Sun visors, grab handles and bin lids are heavy and well-damped. As are the doors, which close with a nice solid thud. The small hatch, however, is a bit too heavy, requiring two hands to open. An issue if you’re carrying an armful of groceries. With just 190 liters of trunk space, the S1 can’t carry as many groceries as, say, a Celerio, but you can actually put heavy items on top of the S1’s durable tonneau cover. And a big underfloor multi-bin styrofoam box makes a great place to hide cold beer, frozen fish, and a change of shoes. All at the same time.
The rear bench is comfortably padded, but the 2,390mm wheelbase—both Mirage and Wigo boast 2,450mm—makes it noticeably tight. Six footers can sit behind themselves, but not comfortably. Up front, supportive buckets slide far back, giving room for even the tallest of passengers. Unfortunately, the steering wheel obscures the top of the speedometer. With no height control on the driver’s seat, you’ll have to slouch a bit to read it. Instrumentation is limited to an analog speedometer flanked by monochrome digital displays and a digital tachometer. We’re not sold on the tach’s laggy display, though. A digital speedo/analog tach combo would have been better.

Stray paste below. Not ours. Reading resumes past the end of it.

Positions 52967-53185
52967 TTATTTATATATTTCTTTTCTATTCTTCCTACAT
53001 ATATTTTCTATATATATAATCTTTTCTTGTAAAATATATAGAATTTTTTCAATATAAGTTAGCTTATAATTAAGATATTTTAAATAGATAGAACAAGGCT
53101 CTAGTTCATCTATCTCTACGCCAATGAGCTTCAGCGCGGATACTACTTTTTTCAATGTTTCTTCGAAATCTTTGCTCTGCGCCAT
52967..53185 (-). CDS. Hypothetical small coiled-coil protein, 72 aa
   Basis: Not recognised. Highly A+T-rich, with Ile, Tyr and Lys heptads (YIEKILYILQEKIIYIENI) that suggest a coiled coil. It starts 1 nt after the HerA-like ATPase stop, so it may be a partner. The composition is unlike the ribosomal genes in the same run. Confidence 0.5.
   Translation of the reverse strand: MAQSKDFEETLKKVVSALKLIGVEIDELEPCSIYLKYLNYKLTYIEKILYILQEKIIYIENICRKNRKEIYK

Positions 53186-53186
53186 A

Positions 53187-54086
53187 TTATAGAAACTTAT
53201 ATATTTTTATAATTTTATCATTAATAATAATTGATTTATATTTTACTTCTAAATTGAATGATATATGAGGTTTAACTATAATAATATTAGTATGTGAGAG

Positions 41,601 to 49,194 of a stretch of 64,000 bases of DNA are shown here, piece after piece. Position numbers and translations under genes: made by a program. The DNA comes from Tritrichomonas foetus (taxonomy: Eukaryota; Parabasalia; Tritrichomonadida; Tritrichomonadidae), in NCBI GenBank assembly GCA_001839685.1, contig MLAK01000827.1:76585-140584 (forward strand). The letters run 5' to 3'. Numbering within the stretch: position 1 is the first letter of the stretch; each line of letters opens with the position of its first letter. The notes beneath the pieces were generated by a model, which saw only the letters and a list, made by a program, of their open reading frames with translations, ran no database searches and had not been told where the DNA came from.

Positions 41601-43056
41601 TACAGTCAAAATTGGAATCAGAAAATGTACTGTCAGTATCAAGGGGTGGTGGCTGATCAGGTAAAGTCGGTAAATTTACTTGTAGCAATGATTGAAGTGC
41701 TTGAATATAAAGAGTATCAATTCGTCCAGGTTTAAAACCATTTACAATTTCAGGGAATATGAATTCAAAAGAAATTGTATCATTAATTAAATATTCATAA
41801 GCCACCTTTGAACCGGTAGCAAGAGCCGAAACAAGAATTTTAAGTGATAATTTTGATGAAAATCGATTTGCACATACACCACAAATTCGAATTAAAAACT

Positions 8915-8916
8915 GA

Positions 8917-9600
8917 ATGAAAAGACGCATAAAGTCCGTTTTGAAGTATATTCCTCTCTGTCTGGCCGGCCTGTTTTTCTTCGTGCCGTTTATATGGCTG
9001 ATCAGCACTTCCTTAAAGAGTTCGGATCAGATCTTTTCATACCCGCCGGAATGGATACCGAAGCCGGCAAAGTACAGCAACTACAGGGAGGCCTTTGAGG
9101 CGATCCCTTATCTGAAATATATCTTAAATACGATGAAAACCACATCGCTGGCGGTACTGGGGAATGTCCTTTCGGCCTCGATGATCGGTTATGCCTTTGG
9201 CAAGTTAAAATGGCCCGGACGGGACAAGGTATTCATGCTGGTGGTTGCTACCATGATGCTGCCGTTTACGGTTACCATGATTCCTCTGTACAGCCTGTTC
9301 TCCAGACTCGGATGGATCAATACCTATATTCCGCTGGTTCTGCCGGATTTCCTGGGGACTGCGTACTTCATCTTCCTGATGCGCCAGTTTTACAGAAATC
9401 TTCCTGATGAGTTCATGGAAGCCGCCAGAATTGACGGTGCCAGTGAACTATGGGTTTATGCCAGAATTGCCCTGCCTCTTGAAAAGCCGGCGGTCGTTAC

Under the S1’s tiny hood sits a large-ish 1.3 liter ‘Greenjet’ engine. With variable valve timing and a ‘silent’ timing chain, it is noticeably smoother and quieter than three cylinder competitors, save for when the radiator fan kicks into overdrive in traffic. It feels a bit weedy at under 2,000 rpm, though. And it’s only after the cam changeover around 5,000 rpm that you start feeling the promised 99hp.